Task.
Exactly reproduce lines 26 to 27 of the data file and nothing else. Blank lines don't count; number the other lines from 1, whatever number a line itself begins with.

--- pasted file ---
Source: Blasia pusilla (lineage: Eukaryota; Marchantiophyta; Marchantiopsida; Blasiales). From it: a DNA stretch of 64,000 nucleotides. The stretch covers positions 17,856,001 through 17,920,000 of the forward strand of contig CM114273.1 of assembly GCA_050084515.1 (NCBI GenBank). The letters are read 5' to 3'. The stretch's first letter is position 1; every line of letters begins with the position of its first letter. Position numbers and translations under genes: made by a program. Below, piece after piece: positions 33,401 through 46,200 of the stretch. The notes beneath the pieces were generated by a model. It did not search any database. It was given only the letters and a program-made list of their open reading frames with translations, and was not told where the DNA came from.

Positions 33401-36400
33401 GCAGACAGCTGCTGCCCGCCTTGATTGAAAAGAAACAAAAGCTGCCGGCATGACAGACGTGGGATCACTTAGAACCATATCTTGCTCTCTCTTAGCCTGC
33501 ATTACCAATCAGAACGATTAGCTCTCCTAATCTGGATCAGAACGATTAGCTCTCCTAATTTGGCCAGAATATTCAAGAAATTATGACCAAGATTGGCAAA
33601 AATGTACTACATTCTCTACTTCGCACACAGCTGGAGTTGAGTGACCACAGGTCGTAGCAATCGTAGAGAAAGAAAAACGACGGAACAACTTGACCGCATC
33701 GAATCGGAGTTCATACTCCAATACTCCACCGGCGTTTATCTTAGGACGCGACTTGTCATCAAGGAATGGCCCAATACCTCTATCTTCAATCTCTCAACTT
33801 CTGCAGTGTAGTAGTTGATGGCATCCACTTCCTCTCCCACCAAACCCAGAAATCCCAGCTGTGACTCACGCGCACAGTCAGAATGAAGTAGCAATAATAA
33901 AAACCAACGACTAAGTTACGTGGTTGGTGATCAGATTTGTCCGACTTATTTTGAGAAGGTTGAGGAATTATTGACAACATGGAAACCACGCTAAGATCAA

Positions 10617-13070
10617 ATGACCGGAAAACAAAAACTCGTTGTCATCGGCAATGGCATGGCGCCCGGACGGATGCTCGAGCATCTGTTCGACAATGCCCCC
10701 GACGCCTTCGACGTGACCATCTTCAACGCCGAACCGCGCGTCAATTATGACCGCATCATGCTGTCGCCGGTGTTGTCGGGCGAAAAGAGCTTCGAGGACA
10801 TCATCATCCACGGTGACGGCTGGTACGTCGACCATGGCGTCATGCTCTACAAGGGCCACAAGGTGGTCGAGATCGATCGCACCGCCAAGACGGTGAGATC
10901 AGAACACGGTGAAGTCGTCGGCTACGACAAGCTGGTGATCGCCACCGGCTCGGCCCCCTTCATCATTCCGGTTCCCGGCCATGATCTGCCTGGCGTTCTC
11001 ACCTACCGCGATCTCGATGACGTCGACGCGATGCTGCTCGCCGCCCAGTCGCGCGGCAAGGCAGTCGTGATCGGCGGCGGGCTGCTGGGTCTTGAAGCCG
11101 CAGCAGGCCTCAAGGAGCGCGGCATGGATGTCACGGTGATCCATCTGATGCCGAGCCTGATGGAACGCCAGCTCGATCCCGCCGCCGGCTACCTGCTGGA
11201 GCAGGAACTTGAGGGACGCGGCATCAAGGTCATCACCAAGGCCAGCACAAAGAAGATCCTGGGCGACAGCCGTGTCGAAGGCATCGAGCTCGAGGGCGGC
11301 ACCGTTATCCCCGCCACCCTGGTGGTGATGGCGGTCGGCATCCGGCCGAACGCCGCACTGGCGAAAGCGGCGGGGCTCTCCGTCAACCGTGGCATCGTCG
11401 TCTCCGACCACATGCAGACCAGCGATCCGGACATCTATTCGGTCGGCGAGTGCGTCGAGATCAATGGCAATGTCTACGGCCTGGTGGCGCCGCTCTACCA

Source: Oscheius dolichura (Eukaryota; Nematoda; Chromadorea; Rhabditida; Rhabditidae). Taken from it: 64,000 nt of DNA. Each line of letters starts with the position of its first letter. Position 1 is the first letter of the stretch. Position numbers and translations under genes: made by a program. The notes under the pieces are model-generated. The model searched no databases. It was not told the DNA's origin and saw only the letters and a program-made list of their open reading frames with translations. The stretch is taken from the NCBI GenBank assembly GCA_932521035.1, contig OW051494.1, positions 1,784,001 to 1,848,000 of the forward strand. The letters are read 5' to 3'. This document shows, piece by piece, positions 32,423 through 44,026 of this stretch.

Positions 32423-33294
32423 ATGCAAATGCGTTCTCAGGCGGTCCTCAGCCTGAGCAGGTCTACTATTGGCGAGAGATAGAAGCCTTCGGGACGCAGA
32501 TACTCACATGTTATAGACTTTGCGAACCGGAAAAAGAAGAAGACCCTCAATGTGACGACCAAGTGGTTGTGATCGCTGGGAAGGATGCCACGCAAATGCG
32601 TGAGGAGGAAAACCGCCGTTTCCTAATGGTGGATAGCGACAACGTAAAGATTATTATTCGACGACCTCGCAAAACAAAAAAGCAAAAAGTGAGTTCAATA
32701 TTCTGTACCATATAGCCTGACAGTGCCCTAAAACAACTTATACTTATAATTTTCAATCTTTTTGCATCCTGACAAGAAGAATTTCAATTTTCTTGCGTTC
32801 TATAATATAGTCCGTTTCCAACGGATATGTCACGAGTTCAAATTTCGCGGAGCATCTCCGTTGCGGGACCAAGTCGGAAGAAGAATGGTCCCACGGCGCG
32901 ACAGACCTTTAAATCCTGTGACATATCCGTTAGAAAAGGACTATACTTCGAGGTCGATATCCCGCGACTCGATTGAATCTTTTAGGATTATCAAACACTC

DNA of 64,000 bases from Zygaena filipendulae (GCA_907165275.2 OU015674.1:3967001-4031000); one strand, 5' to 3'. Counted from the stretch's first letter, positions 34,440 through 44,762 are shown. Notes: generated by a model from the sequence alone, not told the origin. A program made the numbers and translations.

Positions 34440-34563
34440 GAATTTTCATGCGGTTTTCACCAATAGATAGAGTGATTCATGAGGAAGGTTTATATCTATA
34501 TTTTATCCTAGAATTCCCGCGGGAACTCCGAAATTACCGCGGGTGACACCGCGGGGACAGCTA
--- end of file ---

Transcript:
32901 ACAGACCTTTAAATCCTGTGACATATCCGTTAGAAAAGGACTATACTTCGAGGTCGATATCCCGCGACTCGATTGAATCTTTTAGGATTATCAAACACTC

DNA of 64,000 bases from Zygaena filipendulae (GCA_907165275.2 OU015674.1:3967001-4031000); one strand, 5' to 3'. Counted from the stretch's first letter, positions 34,440 through 44,762 are shown. Notes: generated by a model from the sequence alone, not told the origin. A program made the numbers and translations.